In the 1966 3-D movie "The Bubble," later rereleased as "Fantastic Invasion of Planet Earth," an impenetrable and transparent dome of unknown origin encases a small American town, trapping its residents inside. Forty-three years later, in Stephen King's doorstop best seller of 2009, "Under the Dome," another American town, Chester's Mill, is similarly and mysteriously ensnared. Beating both these projects to the punch, however, and a possible inspiration for both of them, was Clifford D. Simak's 10th novel, "All Flesh Is Grass." The book was initially released as a Doubleday hardcover in 1965, immediately following the author's Hugo-winning "Way Station" one year earlier.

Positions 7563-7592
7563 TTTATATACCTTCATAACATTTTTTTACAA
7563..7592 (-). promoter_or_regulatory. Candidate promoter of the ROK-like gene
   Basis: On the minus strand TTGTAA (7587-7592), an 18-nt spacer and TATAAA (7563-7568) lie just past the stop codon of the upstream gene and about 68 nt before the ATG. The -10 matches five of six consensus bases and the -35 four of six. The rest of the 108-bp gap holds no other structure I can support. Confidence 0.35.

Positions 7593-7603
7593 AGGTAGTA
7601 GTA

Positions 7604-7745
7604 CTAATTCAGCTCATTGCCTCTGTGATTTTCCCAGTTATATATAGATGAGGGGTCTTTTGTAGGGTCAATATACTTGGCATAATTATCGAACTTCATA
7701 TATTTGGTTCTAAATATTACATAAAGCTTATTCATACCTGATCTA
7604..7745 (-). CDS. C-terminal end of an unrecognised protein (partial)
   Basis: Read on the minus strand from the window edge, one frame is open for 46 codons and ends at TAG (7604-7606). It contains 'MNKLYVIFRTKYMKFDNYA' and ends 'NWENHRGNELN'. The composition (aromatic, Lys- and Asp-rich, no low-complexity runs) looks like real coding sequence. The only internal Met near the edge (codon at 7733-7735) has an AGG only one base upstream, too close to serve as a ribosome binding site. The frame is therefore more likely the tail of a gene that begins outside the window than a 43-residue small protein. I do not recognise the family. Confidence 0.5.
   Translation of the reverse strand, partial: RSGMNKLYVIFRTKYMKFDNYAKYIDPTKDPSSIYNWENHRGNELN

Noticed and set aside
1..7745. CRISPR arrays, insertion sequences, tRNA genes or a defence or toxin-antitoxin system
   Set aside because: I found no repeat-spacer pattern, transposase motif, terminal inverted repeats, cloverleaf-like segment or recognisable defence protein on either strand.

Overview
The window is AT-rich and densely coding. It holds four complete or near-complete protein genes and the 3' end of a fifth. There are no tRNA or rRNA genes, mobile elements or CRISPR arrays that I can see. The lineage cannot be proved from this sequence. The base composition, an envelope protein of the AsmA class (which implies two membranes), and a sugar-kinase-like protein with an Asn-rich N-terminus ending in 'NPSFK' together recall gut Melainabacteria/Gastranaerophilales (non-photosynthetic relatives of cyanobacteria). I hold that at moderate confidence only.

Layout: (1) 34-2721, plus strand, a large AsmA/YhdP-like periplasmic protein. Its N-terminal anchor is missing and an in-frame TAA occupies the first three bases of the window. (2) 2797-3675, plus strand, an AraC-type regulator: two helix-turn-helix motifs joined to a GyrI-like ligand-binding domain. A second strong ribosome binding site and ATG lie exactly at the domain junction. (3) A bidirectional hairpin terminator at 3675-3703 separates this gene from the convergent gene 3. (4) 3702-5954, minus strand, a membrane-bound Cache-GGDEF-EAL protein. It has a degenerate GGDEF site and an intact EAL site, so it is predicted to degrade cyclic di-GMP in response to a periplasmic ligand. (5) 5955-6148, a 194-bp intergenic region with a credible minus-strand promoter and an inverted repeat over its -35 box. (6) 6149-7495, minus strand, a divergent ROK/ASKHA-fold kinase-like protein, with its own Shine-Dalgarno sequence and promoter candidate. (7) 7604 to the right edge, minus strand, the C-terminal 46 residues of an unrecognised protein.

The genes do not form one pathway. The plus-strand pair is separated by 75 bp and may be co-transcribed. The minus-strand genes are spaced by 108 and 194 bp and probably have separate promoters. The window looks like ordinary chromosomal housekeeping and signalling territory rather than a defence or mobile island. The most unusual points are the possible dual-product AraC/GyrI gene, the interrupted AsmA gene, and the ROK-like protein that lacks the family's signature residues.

"All Flesh Is Grass" was nominated for the very first Nebula Award in what was undoubtedly the toughest competition for that coveted prize ever. No fewer than 11 novels were nominated for that first Nebula, including Philip K. Dick's "The Three Stigmata of Palmer Eldritch" (this reader's favorite Dick novel) AND "Dr. Bloodmoney," as well as Keith Laumer's "A Plague of Demons" and William S. Burroughs' "Nova Express"; Frank Herbert's "Dune" deservedly copped the prize. Released when Simak was already 61 years old and in his 27th year on the "Minneapolis Star," "All Flesh Is Grass" touches on one of the author's favorite themes--the manner in which its common-man characters rise to the challenge of encountering alien life--in a unique way, while retaining the rural setting that Simak seemed to favor most.